Toronto 2010: With '127 Hours' and 'Black Swan,' a festival enters a time machine
This year, they had new films to premiere -- and did pretty much the same thing. Boyle brought “127 Hours,” the story of trapped climber Aron Ralston (James Franco), and Aronofsky unveiled “Black Swan,” the supernatural-tinged tale of a fragile ballerina (Natalie Portman). Coming in to Toronto, no one knew what to expect from either. Coming out? Each has loads of goodwill and front-runner status, as we explore in a Toronto wrap-up story in Monday's Calendar section.
There's reason for Fox Searchlight, which is distributing both films, to want history to repeat itself. Two years ago, a strong Toronto catapulted “Slumdog” to eight Oscars, including best picture, while "The Wrestler” went on to land two Oscar acting nominations and won six BAFTA, Golden Globe and Independent Spirit awards.
Of course, as many pundits here have been noticing, the directors have, in a way, switched positions. Boyle's movie, like "The Wrestler," is the more intimate study of one man on the margins of society, while Aronofsky, in the manner of "Slumdog," tells a genre-bending story against an exotic backdrop.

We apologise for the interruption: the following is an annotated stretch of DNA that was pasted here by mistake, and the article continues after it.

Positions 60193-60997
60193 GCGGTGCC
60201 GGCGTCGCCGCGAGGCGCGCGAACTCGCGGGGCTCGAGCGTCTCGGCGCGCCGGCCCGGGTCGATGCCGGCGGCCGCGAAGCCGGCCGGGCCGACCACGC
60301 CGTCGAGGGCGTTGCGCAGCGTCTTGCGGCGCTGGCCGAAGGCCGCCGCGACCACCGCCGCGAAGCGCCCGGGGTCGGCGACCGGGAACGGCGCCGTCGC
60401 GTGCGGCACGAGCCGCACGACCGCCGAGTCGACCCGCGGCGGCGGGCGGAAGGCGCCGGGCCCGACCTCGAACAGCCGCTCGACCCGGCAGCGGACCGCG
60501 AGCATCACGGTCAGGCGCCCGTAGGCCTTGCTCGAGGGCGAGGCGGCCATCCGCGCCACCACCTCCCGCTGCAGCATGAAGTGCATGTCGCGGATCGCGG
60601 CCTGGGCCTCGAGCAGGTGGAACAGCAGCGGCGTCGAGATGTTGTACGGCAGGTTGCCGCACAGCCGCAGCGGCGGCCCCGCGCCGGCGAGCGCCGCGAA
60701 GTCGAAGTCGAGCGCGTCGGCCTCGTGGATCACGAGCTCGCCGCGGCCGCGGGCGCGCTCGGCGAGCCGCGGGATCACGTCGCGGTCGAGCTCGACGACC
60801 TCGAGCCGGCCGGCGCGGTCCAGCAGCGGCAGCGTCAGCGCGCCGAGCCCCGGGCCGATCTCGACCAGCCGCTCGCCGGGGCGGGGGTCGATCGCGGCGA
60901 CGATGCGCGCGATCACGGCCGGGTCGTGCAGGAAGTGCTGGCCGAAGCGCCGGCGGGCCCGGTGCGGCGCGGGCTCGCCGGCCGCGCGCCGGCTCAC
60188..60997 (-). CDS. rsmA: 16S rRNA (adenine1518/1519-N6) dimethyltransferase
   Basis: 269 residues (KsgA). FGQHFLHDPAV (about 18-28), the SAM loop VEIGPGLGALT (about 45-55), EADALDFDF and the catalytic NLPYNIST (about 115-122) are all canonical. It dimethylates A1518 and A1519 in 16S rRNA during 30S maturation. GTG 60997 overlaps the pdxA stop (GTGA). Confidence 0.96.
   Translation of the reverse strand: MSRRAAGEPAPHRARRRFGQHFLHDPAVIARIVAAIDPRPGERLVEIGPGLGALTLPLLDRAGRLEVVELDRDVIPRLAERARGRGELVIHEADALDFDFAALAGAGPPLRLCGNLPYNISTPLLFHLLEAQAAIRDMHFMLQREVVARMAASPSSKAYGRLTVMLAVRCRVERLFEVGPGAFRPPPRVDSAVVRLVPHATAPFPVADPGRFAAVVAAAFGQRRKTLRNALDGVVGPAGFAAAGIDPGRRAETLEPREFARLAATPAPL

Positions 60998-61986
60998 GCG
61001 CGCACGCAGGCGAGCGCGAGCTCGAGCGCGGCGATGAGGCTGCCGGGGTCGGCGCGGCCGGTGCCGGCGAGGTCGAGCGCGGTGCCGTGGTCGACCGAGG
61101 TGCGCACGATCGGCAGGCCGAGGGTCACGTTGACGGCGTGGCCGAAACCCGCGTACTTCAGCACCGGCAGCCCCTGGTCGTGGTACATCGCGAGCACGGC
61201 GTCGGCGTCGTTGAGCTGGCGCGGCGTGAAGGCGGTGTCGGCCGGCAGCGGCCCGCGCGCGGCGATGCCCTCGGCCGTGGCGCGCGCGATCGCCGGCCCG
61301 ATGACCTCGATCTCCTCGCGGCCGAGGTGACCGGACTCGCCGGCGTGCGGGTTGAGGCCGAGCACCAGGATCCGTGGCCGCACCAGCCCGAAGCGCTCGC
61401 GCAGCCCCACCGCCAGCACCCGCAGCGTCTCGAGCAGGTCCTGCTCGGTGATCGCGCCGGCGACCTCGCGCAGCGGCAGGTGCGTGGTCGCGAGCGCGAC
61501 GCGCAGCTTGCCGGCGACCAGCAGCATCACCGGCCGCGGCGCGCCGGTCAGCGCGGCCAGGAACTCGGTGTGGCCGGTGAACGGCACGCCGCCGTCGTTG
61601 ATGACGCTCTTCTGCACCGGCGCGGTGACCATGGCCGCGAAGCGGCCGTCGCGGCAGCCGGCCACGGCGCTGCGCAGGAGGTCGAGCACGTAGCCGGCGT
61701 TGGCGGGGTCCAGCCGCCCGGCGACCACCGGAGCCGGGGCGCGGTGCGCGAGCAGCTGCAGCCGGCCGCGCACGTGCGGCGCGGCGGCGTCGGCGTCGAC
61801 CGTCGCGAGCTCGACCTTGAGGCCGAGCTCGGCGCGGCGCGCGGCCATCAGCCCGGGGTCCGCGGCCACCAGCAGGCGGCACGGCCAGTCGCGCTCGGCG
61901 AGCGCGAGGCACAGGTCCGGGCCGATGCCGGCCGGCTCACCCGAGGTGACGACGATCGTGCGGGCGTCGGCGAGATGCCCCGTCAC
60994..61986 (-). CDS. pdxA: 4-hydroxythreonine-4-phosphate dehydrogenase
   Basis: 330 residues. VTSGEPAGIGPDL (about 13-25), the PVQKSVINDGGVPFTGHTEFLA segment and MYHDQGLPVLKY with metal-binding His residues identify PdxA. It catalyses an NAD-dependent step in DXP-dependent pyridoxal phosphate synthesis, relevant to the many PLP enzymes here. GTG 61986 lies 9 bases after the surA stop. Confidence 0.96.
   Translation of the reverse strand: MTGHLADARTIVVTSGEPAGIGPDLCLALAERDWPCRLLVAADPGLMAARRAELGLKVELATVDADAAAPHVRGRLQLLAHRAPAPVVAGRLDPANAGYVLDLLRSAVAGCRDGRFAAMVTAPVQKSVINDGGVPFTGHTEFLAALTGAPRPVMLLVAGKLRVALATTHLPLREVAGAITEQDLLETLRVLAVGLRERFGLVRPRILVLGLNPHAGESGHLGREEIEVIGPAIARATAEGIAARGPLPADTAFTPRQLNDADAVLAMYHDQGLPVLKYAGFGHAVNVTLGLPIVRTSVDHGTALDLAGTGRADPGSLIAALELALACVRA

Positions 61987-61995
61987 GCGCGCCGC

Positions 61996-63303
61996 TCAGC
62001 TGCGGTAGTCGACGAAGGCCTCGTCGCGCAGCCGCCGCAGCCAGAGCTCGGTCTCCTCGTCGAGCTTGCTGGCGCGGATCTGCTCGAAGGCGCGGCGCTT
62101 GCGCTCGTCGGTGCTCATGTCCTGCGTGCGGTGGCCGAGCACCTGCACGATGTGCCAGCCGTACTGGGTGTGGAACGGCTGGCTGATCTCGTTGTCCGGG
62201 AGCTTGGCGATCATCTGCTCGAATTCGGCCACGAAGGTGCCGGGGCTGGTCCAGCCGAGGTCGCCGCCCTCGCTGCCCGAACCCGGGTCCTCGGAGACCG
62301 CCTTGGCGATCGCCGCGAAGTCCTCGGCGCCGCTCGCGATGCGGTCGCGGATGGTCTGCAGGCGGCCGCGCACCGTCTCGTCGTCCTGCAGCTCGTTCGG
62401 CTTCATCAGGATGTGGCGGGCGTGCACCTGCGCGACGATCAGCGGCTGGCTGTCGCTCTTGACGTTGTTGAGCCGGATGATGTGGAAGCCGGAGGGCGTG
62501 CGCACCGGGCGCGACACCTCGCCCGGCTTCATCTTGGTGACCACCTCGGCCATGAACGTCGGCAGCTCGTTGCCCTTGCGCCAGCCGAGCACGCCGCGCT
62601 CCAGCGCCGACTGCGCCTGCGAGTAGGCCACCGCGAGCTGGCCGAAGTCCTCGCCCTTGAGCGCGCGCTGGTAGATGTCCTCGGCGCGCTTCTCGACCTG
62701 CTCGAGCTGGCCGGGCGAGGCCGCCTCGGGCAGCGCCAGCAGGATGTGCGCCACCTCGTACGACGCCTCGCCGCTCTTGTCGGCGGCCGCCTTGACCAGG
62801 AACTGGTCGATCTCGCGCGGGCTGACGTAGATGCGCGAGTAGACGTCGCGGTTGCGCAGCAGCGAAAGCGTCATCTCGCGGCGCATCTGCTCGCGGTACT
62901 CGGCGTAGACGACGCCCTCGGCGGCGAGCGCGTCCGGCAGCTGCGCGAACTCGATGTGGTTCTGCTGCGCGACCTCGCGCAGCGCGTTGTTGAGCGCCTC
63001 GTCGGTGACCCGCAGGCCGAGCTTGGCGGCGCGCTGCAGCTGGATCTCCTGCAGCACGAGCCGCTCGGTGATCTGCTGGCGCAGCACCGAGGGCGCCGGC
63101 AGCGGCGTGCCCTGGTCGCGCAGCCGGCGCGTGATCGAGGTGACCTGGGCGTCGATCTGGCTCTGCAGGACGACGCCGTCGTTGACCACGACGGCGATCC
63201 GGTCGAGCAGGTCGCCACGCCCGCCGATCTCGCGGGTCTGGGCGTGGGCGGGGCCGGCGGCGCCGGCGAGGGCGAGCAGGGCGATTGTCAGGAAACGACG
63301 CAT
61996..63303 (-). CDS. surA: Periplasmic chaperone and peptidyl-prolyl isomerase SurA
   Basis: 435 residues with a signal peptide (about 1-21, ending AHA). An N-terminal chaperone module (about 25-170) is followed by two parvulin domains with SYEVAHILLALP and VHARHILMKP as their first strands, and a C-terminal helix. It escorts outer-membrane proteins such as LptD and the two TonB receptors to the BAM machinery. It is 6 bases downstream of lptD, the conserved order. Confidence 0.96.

But in many other ways the comparisons are unmistakable. Nor is it the only parallel to 2008. That year, a David Fincher movie that didn't come to Toronto hovered in the background of awards season. (Then it was "The Curious Case of Benjamin Button"; this year it's the Facebook drama "The Social Network").
Meanwhile, with another movie, Tom Hooper's "The King's Speech" from the Weinstein Company, vaulting to the top tier, there's another layer of drama. Weinstein and "Speech" will be pitted against "Social Network" and its producer, Scott Rudin. The two outsized personalities famously and publicly tussled over the awards-season status of "The Reader," resulting in Rudin walking away from that picture. The year that happened? Of course. It was 2008.
— Steven Zeitchik
Photo: James Franco in "127 Hours." Credit: Fox Searchlight.
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